Dam operator will pay $1M for ongoing turf pollution. Puyallup Tribe says it's a slap on the hand
Three years after the discovery that dam operator Electron Hydro lined a river bed with turf during a construction project, crumb rubber continues to wash up in the Puyallup River and more than 40 miles downstream in Commencement Bay.
In what may be the largest financial penalty for an environmental crime in state history, Pierce County Superior Court ordered Electron Hydro and its owner to pay $1 million, including $745,000 in restitution to Puyallup Tribal Fisheries for river restoration.
The ruling is in response to a lawsuit brought by Washington Attorney General Bob Ferguson. The company and owner, Thom Fischer, pleaded guilty to one misdemeanor charge.
The Puyallup Tribe told KNKX the fines are not nearly enough to address the damage done by artificial turf and crumb rubber that’s still washing up in the river.
“The damage that has been done … the years that it’s going to take to clear this up and clean it up. And the fish that have already eaten it,” said Puyallup Vice Chair Sylvia Miller.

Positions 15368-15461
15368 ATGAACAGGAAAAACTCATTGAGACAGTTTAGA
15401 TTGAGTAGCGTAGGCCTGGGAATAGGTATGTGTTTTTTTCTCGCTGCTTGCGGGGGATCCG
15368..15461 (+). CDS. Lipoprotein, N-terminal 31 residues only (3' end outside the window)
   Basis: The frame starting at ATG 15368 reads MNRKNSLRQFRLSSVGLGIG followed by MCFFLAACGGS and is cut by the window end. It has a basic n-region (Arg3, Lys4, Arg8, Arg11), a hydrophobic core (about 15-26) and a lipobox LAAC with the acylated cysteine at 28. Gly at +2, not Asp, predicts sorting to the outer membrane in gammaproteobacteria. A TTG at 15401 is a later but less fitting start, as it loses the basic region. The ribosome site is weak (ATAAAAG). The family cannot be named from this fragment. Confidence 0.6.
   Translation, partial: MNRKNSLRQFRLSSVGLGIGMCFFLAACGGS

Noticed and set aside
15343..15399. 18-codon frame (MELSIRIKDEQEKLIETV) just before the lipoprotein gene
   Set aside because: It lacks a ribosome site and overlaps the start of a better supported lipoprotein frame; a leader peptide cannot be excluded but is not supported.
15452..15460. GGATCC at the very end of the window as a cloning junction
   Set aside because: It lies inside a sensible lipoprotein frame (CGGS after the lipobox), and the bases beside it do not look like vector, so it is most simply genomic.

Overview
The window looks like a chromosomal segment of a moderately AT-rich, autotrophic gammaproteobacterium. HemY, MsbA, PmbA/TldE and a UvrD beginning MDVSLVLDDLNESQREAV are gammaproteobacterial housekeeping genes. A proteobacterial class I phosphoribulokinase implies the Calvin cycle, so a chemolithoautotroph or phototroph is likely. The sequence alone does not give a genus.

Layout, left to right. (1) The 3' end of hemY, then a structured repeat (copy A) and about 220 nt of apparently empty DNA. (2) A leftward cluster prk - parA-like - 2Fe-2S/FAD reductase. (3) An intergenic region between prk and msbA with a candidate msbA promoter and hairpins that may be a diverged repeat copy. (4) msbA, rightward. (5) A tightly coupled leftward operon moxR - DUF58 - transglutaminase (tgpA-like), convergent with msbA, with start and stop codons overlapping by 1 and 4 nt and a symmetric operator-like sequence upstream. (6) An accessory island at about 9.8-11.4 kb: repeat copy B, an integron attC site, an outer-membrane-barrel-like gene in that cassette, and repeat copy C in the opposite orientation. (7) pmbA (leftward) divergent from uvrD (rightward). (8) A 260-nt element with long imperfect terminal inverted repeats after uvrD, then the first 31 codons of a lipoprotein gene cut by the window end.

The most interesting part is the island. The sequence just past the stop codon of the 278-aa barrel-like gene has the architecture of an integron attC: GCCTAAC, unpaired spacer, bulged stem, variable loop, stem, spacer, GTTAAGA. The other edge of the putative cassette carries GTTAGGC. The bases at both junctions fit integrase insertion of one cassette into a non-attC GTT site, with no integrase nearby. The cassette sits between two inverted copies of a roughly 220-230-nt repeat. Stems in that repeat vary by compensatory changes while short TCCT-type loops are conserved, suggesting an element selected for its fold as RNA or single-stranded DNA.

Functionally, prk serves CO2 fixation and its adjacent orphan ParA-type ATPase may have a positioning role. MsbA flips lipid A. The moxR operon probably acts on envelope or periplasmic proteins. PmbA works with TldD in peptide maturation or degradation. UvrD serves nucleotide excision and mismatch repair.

“That's pennies. That's pennies to us. It'll never be enough.”
Miller said the tribe has already spent more than the $745,000 award deploying its staff to clean up the turf and crumb rubber, which is from recycled tires and contains toxic chemicals that are especially damaging to coho salmon. She called the million dollars a pittance for Electron Hydro — while the toxic pollution they caused will have unknown consequences for generations to come.
“When you think about the crime that they have committed, this will — this will not do justice for what they have done,” she said.
She said the tribe is grateful to state for bringing criminal charges, but disappointed with the outcome. The company’s COO Thom Fischer was assessed the maximum fine, $5,000 – and probation, with no jail time. Miller said that’s inadequate.
“That is just such a slap on the hand. It's insulting to us. It really is,” she said.
Electron Hydro previously agreed to pay about $500,000 to settle a suit brought by the state Department of Ecology over the artificial turf in the Puyallup River. Two federal lawsuits alleging violations of the Clean Water Act and Endangered Species Act are pending, with trials scheduled for this fall and next spring.
In a statement, Electron Hydro and Fischer said they were "thankful" that the state's case had concluded and "pleased that restitution will be invested in fisheries enhancement on the Puyallup River.”
The goal of the tribe, supported by Pierce County Executive Bruce Dammeier, is to keep the dam from restarting. The turf spilled into the river as part of an accident during upgrades to the dam and its powerhouse. The facility is more than a century old and provides enough power for about 20,000 homes.